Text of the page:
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'I can't breathe': Saudi journalist Khashoggi's last words - CNN

'I can't breathe': Saudi journalist Khashoggi's last words - CNN
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ISTANBUL (Reuters) – Journalist Jamal Khashoggi repeatedly told his killers “I can’t breathe” during his final moments in the Saudi consulate in Istanbul, CNN reported on Monday.

Quoting a source who said they had read the full translated transcript of an audio recording, CNN said that Khashoggi recognised one of the men, General Maher Mutreb, who told him: “You are coming back”.

Khashoggi replied: “You can’t do that…people are waiting outside.”

His Turkish fiancee Hatice Cengiz waited for hours outside the consulate on Oct. 2 and, when he did not return, contacted Turkish authorities about his disappearance.

There was no further dialogue in the relatively short transcript, prepared by Turkish authorities, CNN’s source said.

As people set upon Khashoggi, he started fighting for air, repeating, “I can’t breathe” at least three times. The transcript then used singular words to describe the noises, including “scream”, “gasping”, “saw”, and “cutting”.

Turkish sources told Reuters a bone saw was used to dismember the journalist.

The transcript included no further mention of returning Khashoggi to Saudi Arabia, and no indication that he had been drugged – as Saudi Arabia’s public prosecutor said in November.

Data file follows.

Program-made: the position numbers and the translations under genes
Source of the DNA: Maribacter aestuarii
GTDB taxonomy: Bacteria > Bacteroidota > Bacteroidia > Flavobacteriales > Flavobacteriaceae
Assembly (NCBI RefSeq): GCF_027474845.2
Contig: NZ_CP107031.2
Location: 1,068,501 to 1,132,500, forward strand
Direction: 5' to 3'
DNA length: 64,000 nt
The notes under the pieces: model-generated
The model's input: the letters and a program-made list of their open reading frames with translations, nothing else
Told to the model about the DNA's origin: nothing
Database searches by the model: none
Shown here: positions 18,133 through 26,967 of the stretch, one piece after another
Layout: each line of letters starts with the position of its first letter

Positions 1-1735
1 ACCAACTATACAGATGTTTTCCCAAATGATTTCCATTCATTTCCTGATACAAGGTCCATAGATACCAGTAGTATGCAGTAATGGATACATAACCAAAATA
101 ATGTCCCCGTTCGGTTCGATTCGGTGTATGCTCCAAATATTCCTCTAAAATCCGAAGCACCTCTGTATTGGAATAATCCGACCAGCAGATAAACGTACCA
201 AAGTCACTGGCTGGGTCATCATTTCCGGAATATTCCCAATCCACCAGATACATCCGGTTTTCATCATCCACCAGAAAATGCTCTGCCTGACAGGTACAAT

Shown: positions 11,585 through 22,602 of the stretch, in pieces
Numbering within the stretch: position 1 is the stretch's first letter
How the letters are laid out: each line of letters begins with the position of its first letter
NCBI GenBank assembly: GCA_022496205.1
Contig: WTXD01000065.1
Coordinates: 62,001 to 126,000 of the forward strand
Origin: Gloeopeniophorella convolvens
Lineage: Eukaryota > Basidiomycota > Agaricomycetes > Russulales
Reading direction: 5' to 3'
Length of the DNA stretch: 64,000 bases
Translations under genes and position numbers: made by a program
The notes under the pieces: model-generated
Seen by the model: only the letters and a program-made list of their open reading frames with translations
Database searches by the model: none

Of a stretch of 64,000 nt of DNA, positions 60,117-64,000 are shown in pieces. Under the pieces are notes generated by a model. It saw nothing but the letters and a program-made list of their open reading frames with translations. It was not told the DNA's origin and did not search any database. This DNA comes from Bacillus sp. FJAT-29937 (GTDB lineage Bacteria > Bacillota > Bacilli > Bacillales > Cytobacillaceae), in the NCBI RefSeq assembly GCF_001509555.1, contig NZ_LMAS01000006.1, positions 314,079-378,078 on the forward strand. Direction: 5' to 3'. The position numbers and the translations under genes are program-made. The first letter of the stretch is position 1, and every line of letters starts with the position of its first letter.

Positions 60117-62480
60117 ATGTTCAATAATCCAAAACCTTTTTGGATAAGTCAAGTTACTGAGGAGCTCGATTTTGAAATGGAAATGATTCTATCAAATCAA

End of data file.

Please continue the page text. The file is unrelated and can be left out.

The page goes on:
One of the voices was identified in the transcript by Turkish authorities as Dr. Salah al-Tubaigy, a forensic expert specialised in autopsies attached to the Saudi Ministry of Interior, CNN reported.

Tubaigy tells others to put in earphones or listen to music like him, the CNN source said.

Mutreb, a senior intelligence officer who is part of the security team of Crown Prince Mohammed bin Salman, called officials and gave step-by-step details of the operation, CNN reported, finally saying: “Tell yours, the thing is done, it’s done”.

Turkish officials said last week that the Istanbul prosecutor’s office had concluded there was “strong suspicion” that Saud al-Qahtani, a top aide to Prince Mohammed, and General Ahmed al-Asiri, who served as deputy head of foreign intelligence, were among the planners of Khashoggi’s killing.

Saudi Arabia has said the prince had no prior knowledge of the murder. After offering numerous contradictory explanations, Riyadh later said Khashoggi had been killed and his body dismembered when negotiations to persuade him to return to Saudi Arabia failed.

The kingdom has come under scrutiny as details of his killing came to light. Making some of their strongest accusations so far, both U.S. Republicans and Democrats said last week they want to pass legislation to send a message to Saudi Arabia that the United States condemns the death of Khashoggi, a Washington Post columnist.

A Turkish official said that by extraditing all suspects to Turkey, the Saudi authorities can address the international community’s concerns.

Saudi Arabia’s Foreign Minister Adel al-Jubeir on Sunday ruled out their extradition. “We don’t extradite our citizens,” he said at a Gulf Arab summit in Riyadh.

Last month, Saudi Arabia’s public prosecutor’s office said is seeking the death penalty for five individuals, and that 11 of 21 suspects have been indicted and will be referred to court in Saudi Arabia.

(Reporting by Sarah Dadouch; Editing by Dominic Evans and Angus MacSwan)

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